In 1982, I received my first big promotion that resulted in a choice that was not planned. I was promoted to director and was told I would receive a company car. I asked Jane, my friend and previous director, why she didn’t mention that directors receive company cars. She told me that at this company, only men received a company car. Women chose to work and most had husbands so thus, the theory was that they didn’t need a car. I immediately went to the manager and laid the car keys back on the desk.

Doing the right thing isn’t always the easiest choice.

Choosing to not do something is a choice. Choosing to not do what is right in your belief system is a significant choice. If you choose to not do the right thing, then that choice will influence those around you. Ultimately, those around you will believe you will make the wrong choice before you even act. People will be afraid to go to you in the future.  Make the right choices now and we will come to expect that you will make the right choices later.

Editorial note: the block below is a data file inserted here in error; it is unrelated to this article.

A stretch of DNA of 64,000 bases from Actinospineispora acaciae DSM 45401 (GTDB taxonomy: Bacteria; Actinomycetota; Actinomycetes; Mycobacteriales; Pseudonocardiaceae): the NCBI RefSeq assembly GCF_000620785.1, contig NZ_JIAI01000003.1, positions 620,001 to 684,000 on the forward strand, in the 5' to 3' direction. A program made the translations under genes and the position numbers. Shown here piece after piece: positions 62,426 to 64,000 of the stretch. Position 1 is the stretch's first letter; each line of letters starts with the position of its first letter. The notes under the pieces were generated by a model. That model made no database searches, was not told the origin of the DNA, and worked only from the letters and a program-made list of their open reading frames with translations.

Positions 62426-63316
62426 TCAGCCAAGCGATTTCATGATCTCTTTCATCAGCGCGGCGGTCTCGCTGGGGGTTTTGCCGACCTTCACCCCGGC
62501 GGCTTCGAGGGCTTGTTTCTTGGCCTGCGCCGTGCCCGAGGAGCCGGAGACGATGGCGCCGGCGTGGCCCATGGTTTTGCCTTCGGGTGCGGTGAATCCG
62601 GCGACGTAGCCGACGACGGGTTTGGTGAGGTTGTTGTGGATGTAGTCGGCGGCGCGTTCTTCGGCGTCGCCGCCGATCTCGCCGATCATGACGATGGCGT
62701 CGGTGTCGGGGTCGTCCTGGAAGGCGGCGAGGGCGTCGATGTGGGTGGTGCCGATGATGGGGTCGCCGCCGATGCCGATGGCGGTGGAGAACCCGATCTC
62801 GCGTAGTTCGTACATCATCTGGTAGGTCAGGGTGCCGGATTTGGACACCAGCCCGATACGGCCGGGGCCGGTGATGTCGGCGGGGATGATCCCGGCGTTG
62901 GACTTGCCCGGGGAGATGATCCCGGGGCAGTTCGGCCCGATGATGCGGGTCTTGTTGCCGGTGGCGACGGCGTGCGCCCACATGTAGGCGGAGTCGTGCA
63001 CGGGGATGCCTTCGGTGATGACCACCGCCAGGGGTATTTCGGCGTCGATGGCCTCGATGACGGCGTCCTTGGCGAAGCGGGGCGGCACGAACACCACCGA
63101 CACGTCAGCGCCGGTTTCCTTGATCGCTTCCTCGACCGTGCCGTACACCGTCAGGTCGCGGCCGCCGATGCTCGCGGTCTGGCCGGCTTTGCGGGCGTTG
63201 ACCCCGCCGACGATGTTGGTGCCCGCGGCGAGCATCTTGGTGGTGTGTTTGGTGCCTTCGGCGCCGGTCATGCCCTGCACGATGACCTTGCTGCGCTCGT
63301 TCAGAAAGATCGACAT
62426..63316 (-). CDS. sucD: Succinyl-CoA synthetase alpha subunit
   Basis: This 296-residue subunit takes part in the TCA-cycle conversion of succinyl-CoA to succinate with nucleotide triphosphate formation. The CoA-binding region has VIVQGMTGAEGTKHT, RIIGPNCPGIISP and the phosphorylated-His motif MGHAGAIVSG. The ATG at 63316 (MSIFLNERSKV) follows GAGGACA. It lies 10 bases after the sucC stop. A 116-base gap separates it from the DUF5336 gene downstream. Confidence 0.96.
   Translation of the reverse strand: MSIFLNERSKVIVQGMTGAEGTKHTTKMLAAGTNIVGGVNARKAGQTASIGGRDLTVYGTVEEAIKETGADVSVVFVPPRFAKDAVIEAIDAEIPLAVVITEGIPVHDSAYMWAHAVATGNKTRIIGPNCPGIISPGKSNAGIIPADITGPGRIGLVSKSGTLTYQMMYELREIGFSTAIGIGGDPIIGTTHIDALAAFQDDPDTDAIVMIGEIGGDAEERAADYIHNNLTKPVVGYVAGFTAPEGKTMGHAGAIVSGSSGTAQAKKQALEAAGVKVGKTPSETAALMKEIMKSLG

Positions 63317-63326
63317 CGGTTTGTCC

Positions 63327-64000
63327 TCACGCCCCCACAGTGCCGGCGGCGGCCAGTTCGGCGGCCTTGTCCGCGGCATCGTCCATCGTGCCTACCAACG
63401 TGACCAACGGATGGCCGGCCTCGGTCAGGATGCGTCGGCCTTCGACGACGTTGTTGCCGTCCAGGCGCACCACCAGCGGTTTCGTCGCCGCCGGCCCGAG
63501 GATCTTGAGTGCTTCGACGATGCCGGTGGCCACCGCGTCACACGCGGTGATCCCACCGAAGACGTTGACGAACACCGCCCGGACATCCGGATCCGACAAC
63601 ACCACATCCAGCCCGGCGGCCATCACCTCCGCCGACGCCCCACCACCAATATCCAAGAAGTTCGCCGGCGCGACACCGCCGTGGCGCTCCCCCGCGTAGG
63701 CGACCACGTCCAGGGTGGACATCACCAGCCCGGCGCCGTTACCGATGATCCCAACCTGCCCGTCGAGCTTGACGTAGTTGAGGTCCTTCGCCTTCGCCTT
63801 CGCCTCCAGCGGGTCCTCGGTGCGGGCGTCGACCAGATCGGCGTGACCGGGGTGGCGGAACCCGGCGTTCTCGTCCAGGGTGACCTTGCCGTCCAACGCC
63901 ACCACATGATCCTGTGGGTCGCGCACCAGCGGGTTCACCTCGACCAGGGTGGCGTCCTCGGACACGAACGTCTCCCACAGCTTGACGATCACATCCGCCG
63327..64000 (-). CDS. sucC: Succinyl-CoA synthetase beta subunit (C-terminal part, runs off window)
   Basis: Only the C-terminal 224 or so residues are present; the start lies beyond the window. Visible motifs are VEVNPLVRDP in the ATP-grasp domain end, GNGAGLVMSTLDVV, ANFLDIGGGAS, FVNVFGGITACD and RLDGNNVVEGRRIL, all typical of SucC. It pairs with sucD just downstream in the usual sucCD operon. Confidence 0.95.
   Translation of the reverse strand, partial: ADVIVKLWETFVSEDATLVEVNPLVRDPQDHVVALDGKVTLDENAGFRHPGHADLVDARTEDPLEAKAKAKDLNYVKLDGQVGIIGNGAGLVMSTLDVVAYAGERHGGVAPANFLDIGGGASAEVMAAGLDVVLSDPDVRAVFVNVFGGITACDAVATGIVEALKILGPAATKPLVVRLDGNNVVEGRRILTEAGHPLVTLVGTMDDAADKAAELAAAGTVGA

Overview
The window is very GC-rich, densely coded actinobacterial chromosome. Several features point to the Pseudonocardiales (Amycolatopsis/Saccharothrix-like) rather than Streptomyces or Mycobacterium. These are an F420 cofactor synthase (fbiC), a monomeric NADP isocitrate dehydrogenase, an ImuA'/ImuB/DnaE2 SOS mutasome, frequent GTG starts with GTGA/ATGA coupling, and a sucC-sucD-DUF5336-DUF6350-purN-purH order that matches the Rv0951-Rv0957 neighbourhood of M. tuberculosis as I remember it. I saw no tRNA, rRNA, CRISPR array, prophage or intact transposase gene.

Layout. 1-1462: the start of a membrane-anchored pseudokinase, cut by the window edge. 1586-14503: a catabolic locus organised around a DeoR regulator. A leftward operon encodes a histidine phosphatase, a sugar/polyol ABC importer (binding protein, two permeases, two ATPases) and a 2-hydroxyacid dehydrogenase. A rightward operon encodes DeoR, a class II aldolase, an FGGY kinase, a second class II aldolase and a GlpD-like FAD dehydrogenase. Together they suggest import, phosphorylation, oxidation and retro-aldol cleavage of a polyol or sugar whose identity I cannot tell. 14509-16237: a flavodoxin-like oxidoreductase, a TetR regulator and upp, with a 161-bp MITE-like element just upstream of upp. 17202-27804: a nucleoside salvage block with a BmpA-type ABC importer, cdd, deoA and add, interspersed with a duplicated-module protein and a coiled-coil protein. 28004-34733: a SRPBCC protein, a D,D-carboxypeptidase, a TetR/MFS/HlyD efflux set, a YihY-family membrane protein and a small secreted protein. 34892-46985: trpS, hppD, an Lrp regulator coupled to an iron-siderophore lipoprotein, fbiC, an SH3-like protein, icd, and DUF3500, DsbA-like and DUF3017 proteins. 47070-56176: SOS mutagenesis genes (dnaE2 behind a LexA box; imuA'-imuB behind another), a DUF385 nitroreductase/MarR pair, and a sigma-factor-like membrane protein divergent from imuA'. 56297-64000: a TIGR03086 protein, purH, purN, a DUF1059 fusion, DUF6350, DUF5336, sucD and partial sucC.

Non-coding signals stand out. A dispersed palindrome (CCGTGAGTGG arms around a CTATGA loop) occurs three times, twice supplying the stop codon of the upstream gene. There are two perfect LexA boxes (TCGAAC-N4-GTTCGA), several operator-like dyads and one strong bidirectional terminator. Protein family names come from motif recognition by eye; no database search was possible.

In the world of claims, we have many choices. We have statutes and guidelines that help us, but if it was as simple as following them, we could program it all into a machine. The main variable in workers’ compensation is the person – at the center of it all, there is an injured worker who, in most cases, is not trying to defraud the system. They have a family and obligations, so they want to return to work. The system is complicated and scary to them yet, in turn, after an examiner offers calming words of reassurance, we send 38 pages to read and sign. Confusion guides their actions, their actions guide us and all of a sudden people are assuming the worst. This is where a simple claim becomes complicated.